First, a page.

Investment Treaty Protections for Project Finance Lenders: An Important Development for Renewable and Traditional Energy Project Lenders | Vinson & Elkins LLP
Can project finance lenders file investment treaty claims? An arbitral tribunal established under the Energy Charter Treaty recently confirmed that they can, finding that loans and hedging instruments issued by a German financier relating to several Spanish renewable energy projects qualified as ‘investments for the purposes of the investment protections set out in the Energy Charter. Treaty and Convention of the International Center for Settlement of Investment Disputes (ICSID).
International investment treaties guarantee specific investment protection standards for foreign investors who invest in host states and generally provide a direct channel for arbitrating claims against the state. Such treaties can help protect investors from host state actions that adversely affect investment. These protections can be very useful if problems arise with large-scale and expensive projects in the renewable energy, infrastructure and traditional energy sectors.
Usually, however, an investment treaty claim would be filed by equity investors in a local project company. Complaints from financial third parties are rare.
Although lenders of a funded energy or infrastructure project try to insulate themselves from project risks, in reality, project finance lenders take significant investment-type risks when lending to projects. , especially when the use of project capital investors is limited. A joint project finance structure would see a special purpose project company owned (directly or indirectly) by offshore equity investors, with financiers lending the project company 50% to 80%, or more, of the cost of developing the project. project. Lenders may have to rely on the cash flow generated by the project company to service the debt, which means that if the project company is unable to repay the debt, the lenders will not have to pay the debt. use of equity investors. If the actions of a project’s host country government affect the project company’s ability to generate cash flow, its financiers could end up with a non-performing loan and limited remedies.
While the court’s decision in Portigon AG v. Spain is not yet publicly available, if the reports are correct, this is the first time that a court has confirmed that a third party financier providing this type of financing to a project company has made a protected investment. While the merits of the request remain to be discussed, this is a welcome move for investors in large-scale, complex projects, particularly in the renewable energy sector, where regulatory changes by states can have a significant impact on the viability of projects.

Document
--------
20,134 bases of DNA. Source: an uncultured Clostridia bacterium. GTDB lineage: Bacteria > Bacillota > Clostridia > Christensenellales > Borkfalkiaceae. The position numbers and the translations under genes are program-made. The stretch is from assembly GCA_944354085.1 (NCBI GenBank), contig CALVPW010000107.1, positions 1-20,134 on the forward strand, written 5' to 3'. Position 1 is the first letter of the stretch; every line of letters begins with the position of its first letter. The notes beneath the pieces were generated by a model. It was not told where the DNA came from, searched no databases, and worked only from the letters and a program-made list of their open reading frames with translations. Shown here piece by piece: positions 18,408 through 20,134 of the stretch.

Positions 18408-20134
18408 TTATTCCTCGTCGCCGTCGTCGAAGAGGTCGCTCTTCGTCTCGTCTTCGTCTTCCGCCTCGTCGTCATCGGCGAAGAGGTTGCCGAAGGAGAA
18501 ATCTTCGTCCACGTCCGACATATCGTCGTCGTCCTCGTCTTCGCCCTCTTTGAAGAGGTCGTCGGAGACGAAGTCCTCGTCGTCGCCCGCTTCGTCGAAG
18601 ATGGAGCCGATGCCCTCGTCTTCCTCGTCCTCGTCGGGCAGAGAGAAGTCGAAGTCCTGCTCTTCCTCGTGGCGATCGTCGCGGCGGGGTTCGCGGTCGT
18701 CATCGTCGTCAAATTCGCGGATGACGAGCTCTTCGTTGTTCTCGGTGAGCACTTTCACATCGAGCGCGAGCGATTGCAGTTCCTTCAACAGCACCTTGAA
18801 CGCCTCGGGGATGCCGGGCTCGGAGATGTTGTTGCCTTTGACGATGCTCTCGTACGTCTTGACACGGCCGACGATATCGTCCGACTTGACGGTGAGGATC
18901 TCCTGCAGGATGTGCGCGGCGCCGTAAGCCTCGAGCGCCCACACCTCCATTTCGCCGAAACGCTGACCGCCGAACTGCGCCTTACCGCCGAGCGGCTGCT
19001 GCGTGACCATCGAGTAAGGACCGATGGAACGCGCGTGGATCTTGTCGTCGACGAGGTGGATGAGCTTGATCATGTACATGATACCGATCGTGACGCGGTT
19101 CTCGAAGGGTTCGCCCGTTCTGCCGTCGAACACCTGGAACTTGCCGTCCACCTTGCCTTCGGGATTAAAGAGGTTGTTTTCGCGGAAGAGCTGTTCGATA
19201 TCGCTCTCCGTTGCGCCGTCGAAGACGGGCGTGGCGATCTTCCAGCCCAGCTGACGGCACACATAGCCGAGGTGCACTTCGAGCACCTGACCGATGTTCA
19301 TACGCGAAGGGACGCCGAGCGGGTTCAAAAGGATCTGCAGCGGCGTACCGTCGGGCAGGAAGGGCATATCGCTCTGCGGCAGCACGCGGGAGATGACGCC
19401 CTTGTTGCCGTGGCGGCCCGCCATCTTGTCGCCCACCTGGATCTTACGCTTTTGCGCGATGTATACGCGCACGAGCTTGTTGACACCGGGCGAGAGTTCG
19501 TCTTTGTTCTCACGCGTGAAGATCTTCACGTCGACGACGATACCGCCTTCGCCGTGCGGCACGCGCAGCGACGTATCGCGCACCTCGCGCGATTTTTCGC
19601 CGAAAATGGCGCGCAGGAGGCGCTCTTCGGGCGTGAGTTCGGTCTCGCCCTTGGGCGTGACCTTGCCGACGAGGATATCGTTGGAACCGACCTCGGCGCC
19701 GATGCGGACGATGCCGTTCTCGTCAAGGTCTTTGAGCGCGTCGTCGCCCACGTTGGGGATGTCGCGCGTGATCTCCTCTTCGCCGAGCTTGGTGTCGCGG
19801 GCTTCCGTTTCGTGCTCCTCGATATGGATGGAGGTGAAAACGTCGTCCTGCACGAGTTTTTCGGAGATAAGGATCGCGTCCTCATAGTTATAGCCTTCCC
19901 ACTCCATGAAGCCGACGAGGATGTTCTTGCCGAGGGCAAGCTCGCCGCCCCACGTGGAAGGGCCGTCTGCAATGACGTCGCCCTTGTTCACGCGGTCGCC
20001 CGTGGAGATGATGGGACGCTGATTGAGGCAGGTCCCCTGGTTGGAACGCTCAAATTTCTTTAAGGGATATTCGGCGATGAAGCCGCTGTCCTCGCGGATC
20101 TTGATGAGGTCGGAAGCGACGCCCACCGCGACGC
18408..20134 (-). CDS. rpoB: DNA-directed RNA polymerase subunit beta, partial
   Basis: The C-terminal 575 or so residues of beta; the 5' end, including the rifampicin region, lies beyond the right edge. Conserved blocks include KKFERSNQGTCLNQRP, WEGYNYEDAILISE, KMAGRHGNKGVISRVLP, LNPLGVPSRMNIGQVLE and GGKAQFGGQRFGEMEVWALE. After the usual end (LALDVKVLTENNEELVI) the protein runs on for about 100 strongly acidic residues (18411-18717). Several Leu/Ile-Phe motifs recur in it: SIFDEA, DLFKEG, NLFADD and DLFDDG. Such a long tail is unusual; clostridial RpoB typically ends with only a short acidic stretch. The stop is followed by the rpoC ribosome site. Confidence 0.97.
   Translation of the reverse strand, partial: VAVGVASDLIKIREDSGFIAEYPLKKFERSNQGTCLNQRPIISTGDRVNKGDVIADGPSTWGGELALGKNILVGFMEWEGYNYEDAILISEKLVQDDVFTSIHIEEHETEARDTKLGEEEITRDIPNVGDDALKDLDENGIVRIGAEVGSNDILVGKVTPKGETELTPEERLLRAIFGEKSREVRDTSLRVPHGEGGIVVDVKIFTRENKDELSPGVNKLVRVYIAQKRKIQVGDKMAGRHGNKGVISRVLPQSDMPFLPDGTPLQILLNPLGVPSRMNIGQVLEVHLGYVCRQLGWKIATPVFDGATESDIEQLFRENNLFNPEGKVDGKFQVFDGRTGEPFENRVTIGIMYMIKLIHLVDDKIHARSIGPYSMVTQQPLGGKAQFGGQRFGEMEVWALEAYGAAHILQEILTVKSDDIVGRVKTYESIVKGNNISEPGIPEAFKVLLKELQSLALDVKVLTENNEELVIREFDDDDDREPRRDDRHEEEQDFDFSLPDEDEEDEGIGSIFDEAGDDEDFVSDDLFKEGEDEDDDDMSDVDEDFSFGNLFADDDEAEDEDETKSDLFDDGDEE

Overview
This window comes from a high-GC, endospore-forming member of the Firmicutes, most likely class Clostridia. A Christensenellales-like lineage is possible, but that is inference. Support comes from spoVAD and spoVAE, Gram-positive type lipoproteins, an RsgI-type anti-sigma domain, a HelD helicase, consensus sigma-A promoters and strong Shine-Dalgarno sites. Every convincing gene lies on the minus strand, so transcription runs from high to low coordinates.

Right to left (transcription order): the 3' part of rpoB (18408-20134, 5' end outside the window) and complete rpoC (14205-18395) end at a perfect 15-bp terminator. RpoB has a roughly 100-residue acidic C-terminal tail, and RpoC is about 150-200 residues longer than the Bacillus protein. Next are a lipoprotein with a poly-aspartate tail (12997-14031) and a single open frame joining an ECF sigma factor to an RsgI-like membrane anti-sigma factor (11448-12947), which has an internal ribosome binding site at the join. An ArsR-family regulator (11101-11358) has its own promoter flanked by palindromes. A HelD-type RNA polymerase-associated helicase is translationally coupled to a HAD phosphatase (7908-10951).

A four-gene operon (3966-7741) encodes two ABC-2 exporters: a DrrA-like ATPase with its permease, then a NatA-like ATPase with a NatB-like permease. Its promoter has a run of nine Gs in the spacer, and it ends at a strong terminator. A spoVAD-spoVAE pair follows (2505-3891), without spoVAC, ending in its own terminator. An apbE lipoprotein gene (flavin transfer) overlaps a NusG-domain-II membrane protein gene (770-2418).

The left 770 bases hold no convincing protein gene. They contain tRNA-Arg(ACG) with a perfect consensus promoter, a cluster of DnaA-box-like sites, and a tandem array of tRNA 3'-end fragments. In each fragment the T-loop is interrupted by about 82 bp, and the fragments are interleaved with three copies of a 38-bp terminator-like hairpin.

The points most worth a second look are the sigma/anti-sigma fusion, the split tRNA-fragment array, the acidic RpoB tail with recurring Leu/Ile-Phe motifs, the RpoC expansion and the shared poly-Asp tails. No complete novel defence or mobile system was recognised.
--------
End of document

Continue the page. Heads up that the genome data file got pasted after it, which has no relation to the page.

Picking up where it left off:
Actions for investors and lenders
In any large-scale project, equity investors and financial third parties should seek from the start of the project to maximize the protections offered to their investments. Along with other common protections against host government actions, such as political risk insurance and direct agreements between lenders and host governments, the availability of investment treaty protection should be considered. . To benefit from investment treaty protection, parties should ensure that they include the assessment of potentially applicable investment treaties in their due diligence. The structuring of investments often depends on tax considerations, but the availability of investment treaty protections is an important part of the structuring analysis that should be considered by both equity investors and lenders. It may also be possible to restructure existing investments to benefit from conventional protections, provided that a dispute has not yet arisen.
Lenders should also pay close attention to recording any host state commitments that the lender relies on when making their investment and they should consider investment protection issues when making any changes. existing financing agreements (such as syndication, securitization, sale or refinancing).